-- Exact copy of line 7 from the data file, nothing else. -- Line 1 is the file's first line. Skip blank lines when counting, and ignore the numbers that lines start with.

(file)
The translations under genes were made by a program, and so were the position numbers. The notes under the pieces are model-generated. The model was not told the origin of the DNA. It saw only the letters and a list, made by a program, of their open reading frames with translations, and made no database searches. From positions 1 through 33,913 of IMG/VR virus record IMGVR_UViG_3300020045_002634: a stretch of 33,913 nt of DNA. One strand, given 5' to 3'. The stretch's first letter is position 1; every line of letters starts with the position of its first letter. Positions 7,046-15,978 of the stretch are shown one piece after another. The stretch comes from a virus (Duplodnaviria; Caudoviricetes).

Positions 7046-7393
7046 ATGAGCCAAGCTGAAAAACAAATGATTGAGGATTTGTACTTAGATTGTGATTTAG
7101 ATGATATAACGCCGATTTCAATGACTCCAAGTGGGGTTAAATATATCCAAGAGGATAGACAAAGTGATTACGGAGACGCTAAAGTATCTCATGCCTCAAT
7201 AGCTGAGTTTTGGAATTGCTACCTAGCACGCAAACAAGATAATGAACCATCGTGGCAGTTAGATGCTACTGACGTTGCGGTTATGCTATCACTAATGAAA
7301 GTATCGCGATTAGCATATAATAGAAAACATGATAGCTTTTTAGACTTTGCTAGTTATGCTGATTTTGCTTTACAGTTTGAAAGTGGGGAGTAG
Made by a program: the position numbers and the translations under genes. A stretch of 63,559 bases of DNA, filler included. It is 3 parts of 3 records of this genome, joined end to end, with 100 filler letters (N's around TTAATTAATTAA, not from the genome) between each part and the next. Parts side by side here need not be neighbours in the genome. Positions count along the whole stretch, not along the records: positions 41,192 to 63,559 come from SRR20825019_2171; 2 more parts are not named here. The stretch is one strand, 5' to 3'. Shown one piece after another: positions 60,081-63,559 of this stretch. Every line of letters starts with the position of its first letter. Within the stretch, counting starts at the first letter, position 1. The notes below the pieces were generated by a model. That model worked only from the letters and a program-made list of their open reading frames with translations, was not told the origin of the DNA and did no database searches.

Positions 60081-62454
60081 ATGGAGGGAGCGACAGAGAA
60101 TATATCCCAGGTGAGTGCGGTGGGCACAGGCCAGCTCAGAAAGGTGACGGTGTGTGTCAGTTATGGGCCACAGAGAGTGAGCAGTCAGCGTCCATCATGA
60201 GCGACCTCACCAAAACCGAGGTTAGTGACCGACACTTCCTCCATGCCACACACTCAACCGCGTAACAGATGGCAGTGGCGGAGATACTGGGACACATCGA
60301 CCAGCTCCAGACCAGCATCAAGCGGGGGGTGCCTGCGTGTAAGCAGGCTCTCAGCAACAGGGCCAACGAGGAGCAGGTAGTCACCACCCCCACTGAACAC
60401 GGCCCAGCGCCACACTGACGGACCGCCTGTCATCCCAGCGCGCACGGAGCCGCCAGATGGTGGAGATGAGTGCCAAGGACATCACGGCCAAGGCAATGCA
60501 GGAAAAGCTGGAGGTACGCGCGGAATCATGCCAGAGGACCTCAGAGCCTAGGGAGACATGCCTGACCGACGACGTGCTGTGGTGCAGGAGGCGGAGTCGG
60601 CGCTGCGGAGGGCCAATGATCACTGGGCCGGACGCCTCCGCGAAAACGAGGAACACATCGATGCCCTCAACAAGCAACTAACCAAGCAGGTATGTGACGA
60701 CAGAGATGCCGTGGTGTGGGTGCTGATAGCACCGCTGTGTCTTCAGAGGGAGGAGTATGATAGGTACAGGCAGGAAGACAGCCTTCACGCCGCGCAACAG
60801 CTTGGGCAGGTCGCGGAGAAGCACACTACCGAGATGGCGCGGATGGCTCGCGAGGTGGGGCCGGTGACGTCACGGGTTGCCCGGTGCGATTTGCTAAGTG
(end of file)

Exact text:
Made by a program: the position numbers and the translations under genes. A stretch of 63,559 bases of DNA, filler included. It is 3 parts of 3 records of this genome, joined end to end, with 100 filler letters (N's around TTAATTAATTAA, not from the genome) between each part and the next. Parts side by side here need not be neighbours in the genome. Positions count along the whole stretch, not along the records: positions 41,192 to 63,559 come from SRR20825019_2171; 2 more parts are not named here. The stretch is one strand, 5' to 3'. Shown one piece after another: positions 60,081-63,559 of this stretch. Every line of letters starts with the position of its first letter. Within the stretch, counting starts at the first letter, position 1. The notes below the pieces were generated by a model. That model worked only from the letters and a program-made list of their open reading frames with translations, was not told the origin of the DNA and did no database searches.